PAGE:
The 2020 razor-thin margin of victory in the House and Senate forced some Democratic Party officials to do some soul-searching. They wanted to know what went wrong in an election they framed as a victory. The fragile win was much too close to call a mandate, a bit too precarious to be duplicated.
Thus, several Democratic advocacy groups ordered a review of the 2020 election to get a serious look at the state of the Party. What they found was unsettling to a political current that thinks its ideas are on the crest of a wave of popularity.
The 73-page report found that the Democratic Party is losing ground among those it has always counted upon to deliver the vote: black, Hispanic and Asian-American voters. These voting blocs are not monolithic, and fissures are appearing. Many liberal Americans are scared of the Party’s socialist ideas. They rightly fear the far left’s call to defund the police will take the nation to chaos and anarchy.
A Messaging Problem or the Wrong Message?
The report’s conclusion is clear. It said the Democrats have a messaging problem. A more accurate assessment would be that the Party has an ideological problem. Indeed, Democrats need to jettison the leftist ideology that is dragging the Party to ruin. Failure to change will mean the Party will not repeat the 2020 victory in the coming elections.
Three major Democratic interest groups, Third Way, the Collective PAC and the Latino Victory Fund, commissioned the report that was full of self-criticism and lamentations. However, the language of the study was not so blunt as to say that the leftist positions of the candidates were wrong. Instead, the study blamed Republican success in misrepresentation, misinformation and talking points development.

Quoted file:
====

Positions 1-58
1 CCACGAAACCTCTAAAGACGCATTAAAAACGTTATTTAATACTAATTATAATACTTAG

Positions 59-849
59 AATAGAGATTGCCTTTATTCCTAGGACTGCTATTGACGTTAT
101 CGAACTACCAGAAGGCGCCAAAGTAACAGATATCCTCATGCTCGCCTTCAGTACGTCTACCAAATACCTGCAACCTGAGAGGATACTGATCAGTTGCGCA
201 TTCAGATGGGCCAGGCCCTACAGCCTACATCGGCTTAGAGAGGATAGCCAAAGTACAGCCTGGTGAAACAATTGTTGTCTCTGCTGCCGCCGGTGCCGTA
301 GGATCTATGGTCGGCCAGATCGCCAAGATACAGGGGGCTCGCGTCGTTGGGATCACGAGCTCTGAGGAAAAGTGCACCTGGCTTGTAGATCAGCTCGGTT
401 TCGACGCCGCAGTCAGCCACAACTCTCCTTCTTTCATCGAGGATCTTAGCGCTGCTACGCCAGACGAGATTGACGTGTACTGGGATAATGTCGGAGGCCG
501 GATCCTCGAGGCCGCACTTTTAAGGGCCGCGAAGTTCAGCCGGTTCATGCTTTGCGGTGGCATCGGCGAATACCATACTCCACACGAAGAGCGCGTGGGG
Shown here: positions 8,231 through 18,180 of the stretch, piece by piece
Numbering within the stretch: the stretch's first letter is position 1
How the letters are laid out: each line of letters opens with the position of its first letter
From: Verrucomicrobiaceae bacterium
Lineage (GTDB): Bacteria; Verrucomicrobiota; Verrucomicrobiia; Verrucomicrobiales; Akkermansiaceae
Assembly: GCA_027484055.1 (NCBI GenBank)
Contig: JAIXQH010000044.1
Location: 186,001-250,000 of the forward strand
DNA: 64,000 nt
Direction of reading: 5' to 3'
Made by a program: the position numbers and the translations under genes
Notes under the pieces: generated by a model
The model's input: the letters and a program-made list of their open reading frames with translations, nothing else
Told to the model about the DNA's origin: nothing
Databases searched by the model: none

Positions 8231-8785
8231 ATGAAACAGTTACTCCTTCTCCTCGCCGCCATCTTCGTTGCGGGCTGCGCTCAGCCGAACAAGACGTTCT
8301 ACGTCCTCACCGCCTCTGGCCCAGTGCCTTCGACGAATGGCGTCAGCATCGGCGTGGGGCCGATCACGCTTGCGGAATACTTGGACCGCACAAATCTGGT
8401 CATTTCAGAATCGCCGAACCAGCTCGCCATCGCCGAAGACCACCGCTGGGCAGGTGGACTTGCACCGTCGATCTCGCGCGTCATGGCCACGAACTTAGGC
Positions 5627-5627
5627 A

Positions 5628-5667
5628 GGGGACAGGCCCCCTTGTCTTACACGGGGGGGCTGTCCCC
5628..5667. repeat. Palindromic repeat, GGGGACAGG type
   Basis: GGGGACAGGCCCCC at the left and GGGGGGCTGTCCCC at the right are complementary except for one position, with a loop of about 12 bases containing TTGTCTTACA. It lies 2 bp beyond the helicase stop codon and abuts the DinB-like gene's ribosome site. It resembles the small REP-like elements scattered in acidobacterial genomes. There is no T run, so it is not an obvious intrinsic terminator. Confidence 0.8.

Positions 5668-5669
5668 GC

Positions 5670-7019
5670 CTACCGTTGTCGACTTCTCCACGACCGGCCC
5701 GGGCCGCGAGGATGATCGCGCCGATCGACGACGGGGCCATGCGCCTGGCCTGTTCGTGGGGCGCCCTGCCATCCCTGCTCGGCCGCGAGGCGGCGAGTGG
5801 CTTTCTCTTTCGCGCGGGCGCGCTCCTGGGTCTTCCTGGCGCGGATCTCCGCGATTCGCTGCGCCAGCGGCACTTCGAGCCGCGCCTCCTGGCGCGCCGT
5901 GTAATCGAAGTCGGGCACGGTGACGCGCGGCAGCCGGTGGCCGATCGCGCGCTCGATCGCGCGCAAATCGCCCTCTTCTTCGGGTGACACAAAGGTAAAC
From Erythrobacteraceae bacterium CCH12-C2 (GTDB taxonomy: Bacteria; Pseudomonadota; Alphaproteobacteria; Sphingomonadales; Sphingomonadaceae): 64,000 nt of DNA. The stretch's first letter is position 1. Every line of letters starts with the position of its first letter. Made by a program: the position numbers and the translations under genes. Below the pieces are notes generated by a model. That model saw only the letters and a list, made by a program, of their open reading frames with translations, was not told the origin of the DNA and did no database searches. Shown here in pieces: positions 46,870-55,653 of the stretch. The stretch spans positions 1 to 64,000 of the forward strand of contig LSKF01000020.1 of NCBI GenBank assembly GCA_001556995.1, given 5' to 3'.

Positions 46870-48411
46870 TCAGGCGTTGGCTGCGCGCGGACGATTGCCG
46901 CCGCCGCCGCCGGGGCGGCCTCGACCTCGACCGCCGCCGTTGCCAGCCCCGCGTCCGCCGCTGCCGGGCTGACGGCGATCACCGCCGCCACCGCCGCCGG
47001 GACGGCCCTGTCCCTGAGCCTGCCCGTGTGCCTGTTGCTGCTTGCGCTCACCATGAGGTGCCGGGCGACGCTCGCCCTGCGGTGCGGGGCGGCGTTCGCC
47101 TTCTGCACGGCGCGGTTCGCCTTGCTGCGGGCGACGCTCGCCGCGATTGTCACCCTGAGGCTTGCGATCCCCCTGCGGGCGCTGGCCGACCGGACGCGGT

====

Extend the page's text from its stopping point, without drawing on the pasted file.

The comprehensive study took six months to complete. It analyzed three dozen races for the House and the Senate and interviewed 143 key people, including lawmakers, candidates and pollsters. The report reviewed Senate and House elections in both red and blue states.
The Radical Program Became the Message
The report demolishes the myth of a unified Democratic Party. It shows that Party leadership has lost touch with its base. Moreover, there is little consensus among Democrats about how to deal with the shortcomings.
The first shortcoming is that the radical left dominated the debate inside the Party in 2020. Its talking points were repeatedly drilled into the American public, with no internal opposition. As a result, its radical agenda became the Party’s agenda despite the electorate’s concerns.
“Win or lose, self-described progressive or moderate, Democrats consistently raised a lack of strong Democratic Party brand as a significant concern in 2020,” the report concluded. “In the absence of strong party branding, the opposition latched on to G.O.P. talking points, suggesting our candidates would ‘burn down your house and take away the police.’”
This shift served as ammunition for Republicans to warn the electorate of the disasters that would lie ahead. Republicans did not have to misrepresent the Democratic Party line; they just had to repeat it to an uneasy nation.
Moderate Democrats, if they exist, did not condemn the toxic rhetoric of the radicals. In the absence of any coherent program, the radicals’ cry for revolution became the Party’s default message. As a result, voters rejected many candidates even as they voted for the slightly more “moderate” Mr. Biden.
Even the presidential victory was not a mandate for the Party’s core message but the natural outcome of bitter anti-Trump sentiment, much like the anti-Hillary malaise that catapulted the Republican candidate to victory four years before. Such feelings will not be present in the 2022 elections when Democrats have to run on something tangibly part of the real world.